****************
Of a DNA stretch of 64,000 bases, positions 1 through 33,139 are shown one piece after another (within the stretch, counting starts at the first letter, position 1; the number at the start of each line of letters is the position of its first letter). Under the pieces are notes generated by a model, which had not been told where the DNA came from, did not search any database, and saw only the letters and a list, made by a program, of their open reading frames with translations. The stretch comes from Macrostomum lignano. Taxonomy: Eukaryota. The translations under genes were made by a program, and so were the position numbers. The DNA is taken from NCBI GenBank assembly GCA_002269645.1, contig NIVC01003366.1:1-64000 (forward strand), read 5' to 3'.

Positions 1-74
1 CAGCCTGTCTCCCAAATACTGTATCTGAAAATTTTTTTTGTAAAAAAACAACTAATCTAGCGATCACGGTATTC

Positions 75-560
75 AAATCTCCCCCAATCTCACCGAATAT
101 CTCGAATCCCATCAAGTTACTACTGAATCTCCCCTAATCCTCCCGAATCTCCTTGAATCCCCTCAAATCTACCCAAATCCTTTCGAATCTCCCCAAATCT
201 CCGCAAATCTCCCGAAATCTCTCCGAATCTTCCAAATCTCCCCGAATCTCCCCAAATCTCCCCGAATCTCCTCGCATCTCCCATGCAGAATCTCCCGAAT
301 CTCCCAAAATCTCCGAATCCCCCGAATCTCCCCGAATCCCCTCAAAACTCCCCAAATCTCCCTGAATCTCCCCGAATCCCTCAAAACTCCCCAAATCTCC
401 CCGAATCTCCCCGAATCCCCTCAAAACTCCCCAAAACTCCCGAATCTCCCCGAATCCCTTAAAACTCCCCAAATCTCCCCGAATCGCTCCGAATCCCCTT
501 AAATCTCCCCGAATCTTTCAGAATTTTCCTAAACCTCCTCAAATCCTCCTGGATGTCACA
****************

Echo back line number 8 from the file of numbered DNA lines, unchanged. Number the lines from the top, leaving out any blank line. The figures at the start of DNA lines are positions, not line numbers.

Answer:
301 CTCCCAAAATCTCCGAATCCCCCGAATCTCCCCGAATCCCCTCAAAACTCCCCAAATCTCCCTGAATCTCCCCGAATCCCTCAAAACTCCCCAAATCTCC